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Ohio 4-H Youth Development

Ohio State University Extension


Ohio 4-H Highlights: January 2022

  1. 4-H’ers helping 4-H’ers

    A group of people making a blanket.

    When western Kentucky was hit by tornadoes in December, 4-H members wanted to help, and Adams County 4-H reached out with a plan.

    Kristy Watters, the 4-H educator in Adams County, started emailing Kentucky 4-H agents she knew to see if they had established fund or donor opportunities. “I was searching for email addresses on the Kentucky 4-H website and decided to try Kelsey Chadwick, the 4-H agent in Graves County, one of the hardest hit areas.”A group of about 25 people holding blankets and pillows.

    Together, the two created a plan, and with the help of the Adams County 4-H Advisory Committee, a request was made for blankets and pillows. Kristy reached out to neighboring counties in Ohio and had support from Adams, Brown, Clermont, Gallia, Highland, Jackson, Lawrence, Meigs,Collected donation items. Ross, Scioto, and Vinton counties, as well as the state 4-H office.

    Dave Baker, an Adams County 4-H volunteer, secured the use of a new cargo trailer from Tadlock Trailers. Adams County volunteers and staff from Brown and Clermont counties sorted donations and filled the trailer and two pickup trucks with supplies.

    A truck bed full of donated items.Less than a week after the tornado, adult and teen volunteers headed to Kentucky. Their delivery included blankets, pillows, diapers, food, toys, first aid supplies, tarps, batteries, flashlights, cleaning supplies, gas and gas cans, paper products, and personal care items. A large financial donation was given to the Graves County 4-H Council to help their 4-H families.

    Graves County volunteers were overwhelmed and grateful. “Giving back is A box truck filled with donations.such an important part of the 4-H program. Helping our neighbors is just what 4-Her’s do,” said Watters.

  2. Ohio 4-H’er on the National 4-H Congress Design Team

    Two teen girls in black cocktail dresses.

    National 4-H Congress is the premier nationwide event for 4-H members, held annually in Atlanta. As 2019 ended, Brooke Fleshman, a 4-H member from Franklin County, learned she was selected to represent Ohio on the Design Team, the youth members who help plan the program.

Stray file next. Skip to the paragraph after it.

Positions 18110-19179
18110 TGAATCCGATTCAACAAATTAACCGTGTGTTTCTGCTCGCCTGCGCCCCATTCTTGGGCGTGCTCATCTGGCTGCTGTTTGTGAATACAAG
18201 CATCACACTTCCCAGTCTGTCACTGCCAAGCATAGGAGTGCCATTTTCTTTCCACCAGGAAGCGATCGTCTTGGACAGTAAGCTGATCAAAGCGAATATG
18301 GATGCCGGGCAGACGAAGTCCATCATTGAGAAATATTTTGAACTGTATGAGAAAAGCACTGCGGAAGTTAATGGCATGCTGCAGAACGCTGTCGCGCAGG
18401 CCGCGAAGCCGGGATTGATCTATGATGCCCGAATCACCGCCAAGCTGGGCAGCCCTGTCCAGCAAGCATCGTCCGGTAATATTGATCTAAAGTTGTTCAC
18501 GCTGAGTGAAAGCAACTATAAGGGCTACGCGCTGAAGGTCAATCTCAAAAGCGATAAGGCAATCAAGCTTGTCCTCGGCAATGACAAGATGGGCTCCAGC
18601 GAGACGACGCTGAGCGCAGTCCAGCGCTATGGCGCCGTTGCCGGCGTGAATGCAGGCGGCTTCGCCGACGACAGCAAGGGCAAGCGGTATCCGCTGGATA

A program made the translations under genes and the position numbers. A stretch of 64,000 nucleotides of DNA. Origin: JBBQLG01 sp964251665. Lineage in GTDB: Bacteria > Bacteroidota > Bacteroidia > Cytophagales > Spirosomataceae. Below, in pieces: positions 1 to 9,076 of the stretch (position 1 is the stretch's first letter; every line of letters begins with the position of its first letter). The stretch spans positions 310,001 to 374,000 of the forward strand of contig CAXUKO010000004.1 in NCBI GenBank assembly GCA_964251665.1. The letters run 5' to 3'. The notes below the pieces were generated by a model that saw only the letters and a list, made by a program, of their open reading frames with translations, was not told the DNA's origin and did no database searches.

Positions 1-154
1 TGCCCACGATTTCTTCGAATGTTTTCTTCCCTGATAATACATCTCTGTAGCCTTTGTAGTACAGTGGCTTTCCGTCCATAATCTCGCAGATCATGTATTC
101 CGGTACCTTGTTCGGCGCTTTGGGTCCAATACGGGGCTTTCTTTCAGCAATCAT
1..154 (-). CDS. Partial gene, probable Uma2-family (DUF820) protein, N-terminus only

Youth team members met the adult team members in Atlanta in February 2020 to begin planning. Fleshman said, “It was an exciting trip and gave us so much to look forward to, and then the pandemic hit.” National 4-H Congress was postponed until 2021. At first, the group wasA group of teens. disappointed at having to wait another year, but the delay provided additional time for the team to bond. Fleshman said, “Zoom provided the opportunity for us to develop our relationships through team building activities and by intentionally taking the time to learn more about one other.”

    When last November arrived, the 100th anniversary of National 4-H Large group photo of teens in formal wear.Congress was celebrated with the theme of A Century of Empowering Youth.” Fleshman felt privileged to assist 4-H members from around the country as they arrived at sessions through the week, and at special activities. Fleshman said, “I know this experience helped me be more optimistic about possible setbacks, which can actually be amazing opportunities if you have the right mindset.”A group of teens posed with large blocks that say "4-H National Congress 2021".


  3. A dedication to education

    Two women in front of a Christmas tree.

    Each semester, The Ohio State University hosts commencement to present degrees to graduating students. It is a remarkable achievement for all students, but for Doris Huffman it was exceptionally special. At Ohio State’s 2021 winter commencement, Huffman received her master of education in agriscience education, a moment she had been working toward for years.